Significant difference between 10 mL and 30/60 mL syringe size gr

Significant difference between 10 mL and 30/60 mL syringe size groups is clearly demonstrated. There is a notable trend of superiority between of the 30/60 … The GLM analysis to assess bolus time by bolus number detected an interaction between syringe size and bolus number (Figure 5). As a consequence, we are unable to report the main effect related to this outcome of interest.

The GLM analysis, with Greenhouse-Geisser correction, for HCP self-reported fatigue by bolus number Inhibitors,research,lifescience,medical did differ significantly across bolus 1, 2, and 3 (F 120.19, p<0.0001). There was no significant interaction in this analysis (Figure 6). Syringe size did not have a statistically significant impact on fatigue scores (p=0.51). Figure 5 A Fluid infusion time by syringe size group. In the GLM analysis an interaction was found between syringe size group and bolus number that precluded comment on the Inhibitors,research,lifescience,medical impact of bolus number on fluid infusion time. This outcome was intended to determine whether … Figure 6 Mean fatigue score with 95% confidence interval by syringe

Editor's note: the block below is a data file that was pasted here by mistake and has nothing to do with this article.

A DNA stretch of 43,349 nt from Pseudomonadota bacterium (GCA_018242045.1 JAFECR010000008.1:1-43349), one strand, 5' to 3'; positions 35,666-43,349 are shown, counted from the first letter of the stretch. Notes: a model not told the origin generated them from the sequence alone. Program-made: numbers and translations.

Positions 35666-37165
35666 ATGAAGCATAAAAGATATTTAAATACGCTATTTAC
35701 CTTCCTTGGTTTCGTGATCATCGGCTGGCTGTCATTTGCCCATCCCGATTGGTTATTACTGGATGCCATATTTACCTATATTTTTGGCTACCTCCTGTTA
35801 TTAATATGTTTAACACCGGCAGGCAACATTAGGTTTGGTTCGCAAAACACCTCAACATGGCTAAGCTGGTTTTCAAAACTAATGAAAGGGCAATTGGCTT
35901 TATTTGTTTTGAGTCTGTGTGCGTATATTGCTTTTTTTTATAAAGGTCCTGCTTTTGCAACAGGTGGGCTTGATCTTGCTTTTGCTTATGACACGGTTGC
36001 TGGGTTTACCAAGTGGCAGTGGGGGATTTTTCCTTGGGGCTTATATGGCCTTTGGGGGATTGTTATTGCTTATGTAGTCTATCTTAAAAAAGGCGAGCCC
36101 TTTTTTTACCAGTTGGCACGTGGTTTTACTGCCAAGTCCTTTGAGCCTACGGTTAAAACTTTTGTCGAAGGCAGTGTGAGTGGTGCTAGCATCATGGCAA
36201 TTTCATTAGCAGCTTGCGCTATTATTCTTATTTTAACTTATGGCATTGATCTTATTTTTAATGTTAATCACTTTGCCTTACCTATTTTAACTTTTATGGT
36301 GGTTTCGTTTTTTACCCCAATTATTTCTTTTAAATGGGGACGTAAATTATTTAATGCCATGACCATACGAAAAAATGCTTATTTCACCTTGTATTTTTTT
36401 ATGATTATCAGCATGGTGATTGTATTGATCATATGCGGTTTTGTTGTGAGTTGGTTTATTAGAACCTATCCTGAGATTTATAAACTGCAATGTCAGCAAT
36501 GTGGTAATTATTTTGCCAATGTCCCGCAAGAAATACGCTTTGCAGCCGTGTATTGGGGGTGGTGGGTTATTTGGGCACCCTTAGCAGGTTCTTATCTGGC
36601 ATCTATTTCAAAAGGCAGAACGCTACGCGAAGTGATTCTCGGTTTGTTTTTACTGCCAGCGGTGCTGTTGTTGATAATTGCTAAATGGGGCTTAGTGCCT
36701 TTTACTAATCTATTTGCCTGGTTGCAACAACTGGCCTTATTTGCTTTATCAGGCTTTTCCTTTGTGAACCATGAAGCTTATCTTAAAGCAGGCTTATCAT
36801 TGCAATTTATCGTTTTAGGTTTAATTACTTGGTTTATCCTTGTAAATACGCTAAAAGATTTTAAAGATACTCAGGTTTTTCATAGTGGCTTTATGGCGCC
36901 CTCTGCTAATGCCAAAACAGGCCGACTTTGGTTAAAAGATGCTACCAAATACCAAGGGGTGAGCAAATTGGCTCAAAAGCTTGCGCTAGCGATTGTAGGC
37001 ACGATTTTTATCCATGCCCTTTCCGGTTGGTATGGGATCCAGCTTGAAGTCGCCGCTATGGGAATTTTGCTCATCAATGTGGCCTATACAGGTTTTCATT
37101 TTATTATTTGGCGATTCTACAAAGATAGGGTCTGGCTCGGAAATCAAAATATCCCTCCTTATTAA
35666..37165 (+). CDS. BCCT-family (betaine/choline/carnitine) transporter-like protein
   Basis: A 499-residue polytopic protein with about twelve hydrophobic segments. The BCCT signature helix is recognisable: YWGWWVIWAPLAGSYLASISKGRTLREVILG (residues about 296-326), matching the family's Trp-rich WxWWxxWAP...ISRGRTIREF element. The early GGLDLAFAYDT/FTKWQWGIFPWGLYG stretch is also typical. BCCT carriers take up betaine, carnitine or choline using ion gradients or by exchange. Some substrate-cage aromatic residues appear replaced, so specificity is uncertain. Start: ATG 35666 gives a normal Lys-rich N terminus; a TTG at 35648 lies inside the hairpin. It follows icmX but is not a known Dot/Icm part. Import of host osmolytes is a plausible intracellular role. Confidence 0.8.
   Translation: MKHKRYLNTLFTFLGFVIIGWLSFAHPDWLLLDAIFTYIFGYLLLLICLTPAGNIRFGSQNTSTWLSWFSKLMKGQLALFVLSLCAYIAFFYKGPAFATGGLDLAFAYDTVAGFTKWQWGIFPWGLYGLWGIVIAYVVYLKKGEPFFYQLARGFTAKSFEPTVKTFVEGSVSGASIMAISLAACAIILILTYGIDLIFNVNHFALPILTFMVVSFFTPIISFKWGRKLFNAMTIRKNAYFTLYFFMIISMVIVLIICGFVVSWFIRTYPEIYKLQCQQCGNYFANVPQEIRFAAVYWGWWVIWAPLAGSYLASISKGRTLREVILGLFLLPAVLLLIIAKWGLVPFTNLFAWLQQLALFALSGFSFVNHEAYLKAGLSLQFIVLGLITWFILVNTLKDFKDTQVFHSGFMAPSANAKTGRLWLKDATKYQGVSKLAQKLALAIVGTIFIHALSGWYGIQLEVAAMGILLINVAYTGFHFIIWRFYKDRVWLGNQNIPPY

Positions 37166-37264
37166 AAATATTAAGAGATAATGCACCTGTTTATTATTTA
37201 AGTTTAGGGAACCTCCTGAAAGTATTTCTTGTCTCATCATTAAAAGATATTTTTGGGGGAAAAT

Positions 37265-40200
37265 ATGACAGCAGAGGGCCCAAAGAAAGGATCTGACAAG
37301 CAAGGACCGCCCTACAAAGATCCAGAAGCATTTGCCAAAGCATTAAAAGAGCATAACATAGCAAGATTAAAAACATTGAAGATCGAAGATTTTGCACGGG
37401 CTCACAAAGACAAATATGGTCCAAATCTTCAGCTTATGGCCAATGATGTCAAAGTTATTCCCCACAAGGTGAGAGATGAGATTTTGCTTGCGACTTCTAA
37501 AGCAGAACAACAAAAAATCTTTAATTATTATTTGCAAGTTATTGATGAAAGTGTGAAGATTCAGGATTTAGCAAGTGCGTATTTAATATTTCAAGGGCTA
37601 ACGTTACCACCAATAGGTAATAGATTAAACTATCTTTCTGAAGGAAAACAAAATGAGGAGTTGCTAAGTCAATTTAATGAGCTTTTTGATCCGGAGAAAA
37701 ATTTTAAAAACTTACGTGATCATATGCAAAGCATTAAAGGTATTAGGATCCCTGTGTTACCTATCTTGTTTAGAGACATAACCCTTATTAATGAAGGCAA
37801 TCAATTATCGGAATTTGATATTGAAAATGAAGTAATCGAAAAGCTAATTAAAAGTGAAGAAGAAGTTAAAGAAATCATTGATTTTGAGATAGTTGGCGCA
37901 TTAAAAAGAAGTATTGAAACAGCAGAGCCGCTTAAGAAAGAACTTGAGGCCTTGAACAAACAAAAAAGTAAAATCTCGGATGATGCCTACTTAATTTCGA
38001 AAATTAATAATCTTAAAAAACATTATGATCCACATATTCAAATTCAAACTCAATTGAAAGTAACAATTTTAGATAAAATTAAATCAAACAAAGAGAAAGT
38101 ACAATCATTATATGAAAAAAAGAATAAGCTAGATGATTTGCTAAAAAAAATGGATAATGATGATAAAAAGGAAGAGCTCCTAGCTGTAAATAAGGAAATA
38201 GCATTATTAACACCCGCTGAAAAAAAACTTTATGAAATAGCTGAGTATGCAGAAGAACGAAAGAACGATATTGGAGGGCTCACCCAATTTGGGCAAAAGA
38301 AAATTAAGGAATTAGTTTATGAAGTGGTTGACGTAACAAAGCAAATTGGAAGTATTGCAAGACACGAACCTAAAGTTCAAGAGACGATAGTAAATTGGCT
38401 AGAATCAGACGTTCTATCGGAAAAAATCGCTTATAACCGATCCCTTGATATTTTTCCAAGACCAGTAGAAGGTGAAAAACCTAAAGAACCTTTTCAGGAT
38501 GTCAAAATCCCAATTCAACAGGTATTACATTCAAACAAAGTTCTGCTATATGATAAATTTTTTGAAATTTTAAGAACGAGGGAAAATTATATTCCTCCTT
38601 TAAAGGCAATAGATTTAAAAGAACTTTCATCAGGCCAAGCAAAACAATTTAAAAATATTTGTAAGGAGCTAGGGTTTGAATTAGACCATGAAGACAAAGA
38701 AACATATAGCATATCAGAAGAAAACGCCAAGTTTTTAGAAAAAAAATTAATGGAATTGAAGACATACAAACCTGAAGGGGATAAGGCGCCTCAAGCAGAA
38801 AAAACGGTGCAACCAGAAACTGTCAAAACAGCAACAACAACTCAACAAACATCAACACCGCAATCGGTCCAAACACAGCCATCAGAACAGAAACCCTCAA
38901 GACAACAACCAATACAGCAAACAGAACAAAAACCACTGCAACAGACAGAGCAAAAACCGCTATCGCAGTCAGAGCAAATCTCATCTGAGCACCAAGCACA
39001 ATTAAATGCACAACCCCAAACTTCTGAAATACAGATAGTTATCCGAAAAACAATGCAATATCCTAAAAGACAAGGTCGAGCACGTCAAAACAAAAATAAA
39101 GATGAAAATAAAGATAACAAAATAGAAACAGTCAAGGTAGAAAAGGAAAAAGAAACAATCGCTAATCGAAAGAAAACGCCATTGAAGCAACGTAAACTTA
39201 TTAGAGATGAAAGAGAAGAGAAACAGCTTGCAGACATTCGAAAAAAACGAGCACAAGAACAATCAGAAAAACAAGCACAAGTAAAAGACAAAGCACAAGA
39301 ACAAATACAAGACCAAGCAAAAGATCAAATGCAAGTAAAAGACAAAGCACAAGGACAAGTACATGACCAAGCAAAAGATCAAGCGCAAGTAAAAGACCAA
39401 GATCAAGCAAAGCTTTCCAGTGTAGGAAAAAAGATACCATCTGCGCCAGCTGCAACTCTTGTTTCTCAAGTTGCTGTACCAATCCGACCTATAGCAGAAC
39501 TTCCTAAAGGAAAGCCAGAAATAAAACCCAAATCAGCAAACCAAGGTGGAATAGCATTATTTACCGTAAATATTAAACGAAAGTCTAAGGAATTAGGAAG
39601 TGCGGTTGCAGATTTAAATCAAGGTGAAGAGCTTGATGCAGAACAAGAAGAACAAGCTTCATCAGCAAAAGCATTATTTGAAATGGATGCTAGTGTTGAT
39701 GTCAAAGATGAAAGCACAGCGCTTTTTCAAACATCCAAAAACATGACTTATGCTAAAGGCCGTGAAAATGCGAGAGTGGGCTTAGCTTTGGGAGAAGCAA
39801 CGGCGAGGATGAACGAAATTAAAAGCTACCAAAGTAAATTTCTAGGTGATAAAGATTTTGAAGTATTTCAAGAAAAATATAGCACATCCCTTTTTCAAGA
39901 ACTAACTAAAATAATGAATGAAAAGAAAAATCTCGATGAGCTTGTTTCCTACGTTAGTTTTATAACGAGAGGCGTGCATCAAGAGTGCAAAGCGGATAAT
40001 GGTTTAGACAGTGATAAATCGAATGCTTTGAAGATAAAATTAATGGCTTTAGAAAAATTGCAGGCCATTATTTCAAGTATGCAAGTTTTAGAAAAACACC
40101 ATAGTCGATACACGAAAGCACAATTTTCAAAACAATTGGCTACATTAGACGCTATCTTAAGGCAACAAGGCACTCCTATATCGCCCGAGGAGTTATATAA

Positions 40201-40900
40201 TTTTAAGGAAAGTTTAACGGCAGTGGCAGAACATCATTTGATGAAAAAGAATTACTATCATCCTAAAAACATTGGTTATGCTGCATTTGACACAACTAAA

size group and bolus number. Increased fatigue scores correlated significantly Inhibitors,research,lifescience,medical with bolus number in each syringe group by GLM analysis. This provides a subjective basis for our recommendation … The total amount of fluid received by the model as a result of resuscitation was not significantly different between syringe size groups (p=.177) (Table 4). There were no catheter dislodgement events and so this outcome was not analyzed. Excellent agreement was found between the two blinded

outcome assessors based on the total fluid administration time data extracted from the trial video recordings Inhibitors,research,lifescience,medical (ICC=0.99997). Table 4 Total Inhibitors,research,lifescience,medical mean cylinder volumes with 95% confidence intervals by syringe group Discussion This trial demonstrates a significant impact of syringe size on fluid administration time in a study setting involving health care provider subjects and a non-clinical pediatric fluid resuscitation model. Our results suggest that the use Ketanserin of larger syringe sizes (30 mL or 60 mL) is most efficient and dissuades the use of 10 mL syringes in situations where rapid pediatric fluid resuscitation is required. While the 20 mL syringe size was not statistically inferior to the 30 and 60 mL sizes, there was a trend towards inferiority and the 20 mL group results did not statistically differ from the 10 mL group. We had hypothesized that HCPs would objectively fatigue over the course of performing the intervention as borne out by differences in the administration times of boluses 1, 2, and 3. We were unable to confirm or refute this hypothesis due to the presence of an interaction that precluded assessment of the main effects in this analysis.

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